—— French housing attracts US buyers; Twitter cuts office space to save costs; Tremor acquires AD technology companies; Country Garden sells shares at a discount; Kraft Heinz raises its income forecast; Low-income people in the United States spend less on eating outside; the US Senate passes the chip bill.
1. French housing attracts US buyers
According to statistics made by real estate company Knight Frank, in the first five months of this year, the number of home buyers in the United States searching for French housing increased by 37% year-on-year, with Paris, Provence, and the French Riviera being the most searched.
Knight Frank said U.S. buyers have become more interested in French properties, mainly because the euro has depreciated significantly against the dollar, and many U.S. buyers have saved some savings over the past two years.
According to statistics, after the depreciation of the euro, properties in Europe are actually 16% cheaper for American buyers than they were a year ago.
The dollar and euro are currently valued at nearly equal levels, making it a great time to shop in Europe
2. Twitter cuts office space
The company plans to reduce office space in San Francisco, New York and Sydney to save costs and cancel plans to expand in Auckland, according to documents sent to employees by social platform Twitter today.
It is reported that Twitter will “substantially” reduce office space at its San Francisco headquarters and may directly close offices in the Sydney area.
Twitter also said in the email that the company has no plans to lay off employees for the time being, but will mainly reduce expenses by reducing office space.
In May, Twitter announced a temporary hiring freeze and reduced budgets for employee travel and marketing.
During the epidemic, social platforms such as Twitter grew rapidly, and now companies are forced to step on the brakes in the economic recession
3. Tremor acquires AD tech company
Digital advertising firm Tremor International said in a statement that it has acquired advertising technology company Amobee for $239 million from Singapore Telecommunications.
Tremor said the acquisition will include cash and $100 million in debt, and the deal is expected to close in the third quarter of 2022.
Back in 2012, Singapore Communications acquired the Amobee ad tech platform for $321 million. Subsequently, Amobee also launched a series of acquisitions.
However, last year, Singapore Communications stated that due to the impact of the epidemic, Amobee’s advertising business has suffered a serious decline for many years. SingCom was also forced to take a non-cash impairment charge of $438 million on the Amobee investment.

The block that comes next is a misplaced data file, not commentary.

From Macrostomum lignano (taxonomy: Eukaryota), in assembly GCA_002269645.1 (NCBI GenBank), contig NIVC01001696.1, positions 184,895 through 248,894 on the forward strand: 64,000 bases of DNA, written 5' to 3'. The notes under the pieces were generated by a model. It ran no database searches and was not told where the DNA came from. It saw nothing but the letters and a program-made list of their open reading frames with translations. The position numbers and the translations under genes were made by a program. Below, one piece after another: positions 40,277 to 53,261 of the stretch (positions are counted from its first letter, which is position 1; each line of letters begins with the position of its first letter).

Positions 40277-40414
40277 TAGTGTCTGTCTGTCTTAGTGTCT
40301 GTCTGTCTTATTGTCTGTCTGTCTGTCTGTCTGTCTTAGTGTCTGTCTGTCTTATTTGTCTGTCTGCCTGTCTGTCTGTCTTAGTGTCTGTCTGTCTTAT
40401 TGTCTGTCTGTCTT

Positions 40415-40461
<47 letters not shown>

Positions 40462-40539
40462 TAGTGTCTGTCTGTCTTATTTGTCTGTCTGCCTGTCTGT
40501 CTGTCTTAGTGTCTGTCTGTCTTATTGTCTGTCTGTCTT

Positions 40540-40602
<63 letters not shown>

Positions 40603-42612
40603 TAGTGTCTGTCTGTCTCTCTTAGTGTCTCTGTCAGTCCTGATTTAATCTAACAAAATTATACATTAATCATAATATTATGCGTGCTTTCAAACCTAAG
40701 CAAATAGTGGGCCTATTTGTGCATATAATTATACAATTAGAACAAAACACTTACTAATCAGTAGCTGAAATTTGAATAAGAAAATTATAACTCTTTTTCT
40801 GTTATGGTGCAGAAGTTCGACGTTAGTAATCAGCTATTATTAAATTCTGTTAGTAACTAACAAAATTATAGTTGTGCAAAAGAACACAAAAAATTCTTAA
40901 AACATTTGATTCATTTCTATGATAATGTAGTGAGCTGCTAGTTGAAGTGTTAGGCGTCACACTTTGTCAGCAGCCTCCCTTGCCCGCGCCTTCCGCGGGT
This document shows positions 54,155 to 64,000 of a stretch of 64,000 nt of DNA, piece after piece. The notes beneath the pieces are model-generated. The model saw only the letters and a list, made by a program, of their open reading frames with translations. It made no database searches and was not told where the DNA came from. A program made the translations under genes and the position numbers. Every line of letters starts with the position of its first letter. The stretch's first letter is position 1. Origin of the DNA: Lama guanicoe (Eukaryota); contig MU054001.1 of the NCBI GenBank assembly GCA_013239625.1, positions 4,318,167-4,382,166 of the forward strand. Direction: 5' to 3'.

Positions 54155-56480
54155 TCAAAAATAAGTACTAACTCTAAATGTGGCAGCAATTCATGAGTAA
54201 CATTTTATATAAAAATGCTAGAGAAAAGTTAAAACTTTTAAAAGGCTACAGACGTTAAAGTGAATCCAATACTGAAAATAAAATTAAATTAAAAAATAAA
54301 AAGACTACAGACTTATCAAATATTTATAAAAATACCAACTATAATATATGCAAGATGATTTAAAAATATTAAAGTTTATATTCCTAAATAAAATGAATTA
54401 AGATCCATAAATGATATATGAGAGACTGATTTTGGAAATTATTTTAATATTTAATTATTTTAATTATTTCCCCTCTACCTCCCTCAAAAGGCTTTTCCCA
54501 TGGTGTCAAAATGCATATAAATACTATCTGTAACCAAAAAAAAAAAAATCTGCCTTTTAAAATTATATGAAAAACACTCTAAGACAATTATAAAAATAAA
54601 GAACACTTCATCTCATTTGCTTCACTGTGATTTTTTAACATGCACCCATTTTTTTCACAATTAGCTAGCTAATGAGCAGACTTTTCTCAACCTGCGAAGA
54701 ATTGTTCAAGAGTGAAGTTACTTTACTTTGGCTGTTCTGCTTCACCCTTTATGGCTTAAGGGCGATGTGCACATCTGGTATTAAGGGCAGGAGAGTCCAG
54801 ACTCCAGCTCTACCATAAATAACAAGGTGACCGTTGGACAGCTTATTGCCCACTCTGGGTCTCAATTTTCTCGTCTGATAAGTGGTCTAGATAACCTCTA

Amobee can enhance ad planning capabilities on traditional TV channels for Tremor
4. Country Garden sales discounted share for financing
On Wednesday, China time, Country Garden, one of China’s largest developers, announced that it had raised $360 million in additional shares at a price 13% below the market price.
Affected by the news, Country Garden’s share price plummeted 15%, wiping $1.7 billion off the company’s market value.
As of now, Country Garden has never defaulted on any debt, and its debt leverage is also lower than other developers.
Country Garden said it would use the new financing to pay off existing debt, but the price of the additional shares was so low that it caused panic among investors.
Country Garden’s share price will inevitably fall immediately
5. Kraft Heinz raises revenue forecast
This week, U.S. food giant Kraft Heinz Co. reported its second-quarter earnings report that the company’s overall revenue fell 0.9 percent to $6.55 billion, mainly due to foreign exchange fluctuations.
Excluding foreign exchange and the company’s investment losses, the company’s organic sales (Organic Sales) rose 10.1% year-on-year, of which the impact of rising food prices accounted for 12.4%.
Kraft Heinz said higher commodity prices led to a 2.3% drop in sales, with logistics chain issues also contributing to the drop in revenue.
In the second quarter, Kraft Heinz earned $265 million in revenue, far better than the $27 million loss in the same quarter last year.
The good news is that Kraft Heinz is raising its full-year organic revenue forecast, which is likely to rise by 8% to 9%.
Kraft Heinz’s revenue performance reflects the health of the U.S. economy to a certain extent
6. Lower-income Americans spend less on eating outside
This week, well-known restaurant chains Chipotle Mexican Grill and McDonald’s both said inflation remains high and low-income U.S. consumers are tapering off restaurant spending.
According to Chipotle, consumers with an annual income of $50,000 account for nearly 40% of restaurant dining groups. This group of people is coming to restaurants less often.
McDonald’s said that low-income consumers will still choose to dine in, but they will choose lower-priced options.
Not everyone can afford a $9 taco in a time of such high inflation
7. US Senate passes chip bill
On Tuesday, the US chip bill passed 64 to 32 in a procedural vote in the Senate, which aims to enhance US semiconductor manufacturing capabilities.
The U.S. government will provide $52 billion in subsidies for semiconductor manufacturers, and will also provide about $24 billion in tax credits for chip makers.
Biden and others see the bill from a security perspective, arguing that chips are vital to a variety of consumer goods and military equipment, ensuring U.S. production is critical.
The huge funding provided by the Chip Act aims to enhance the R&D, innovation, and production capacity of the US chip industry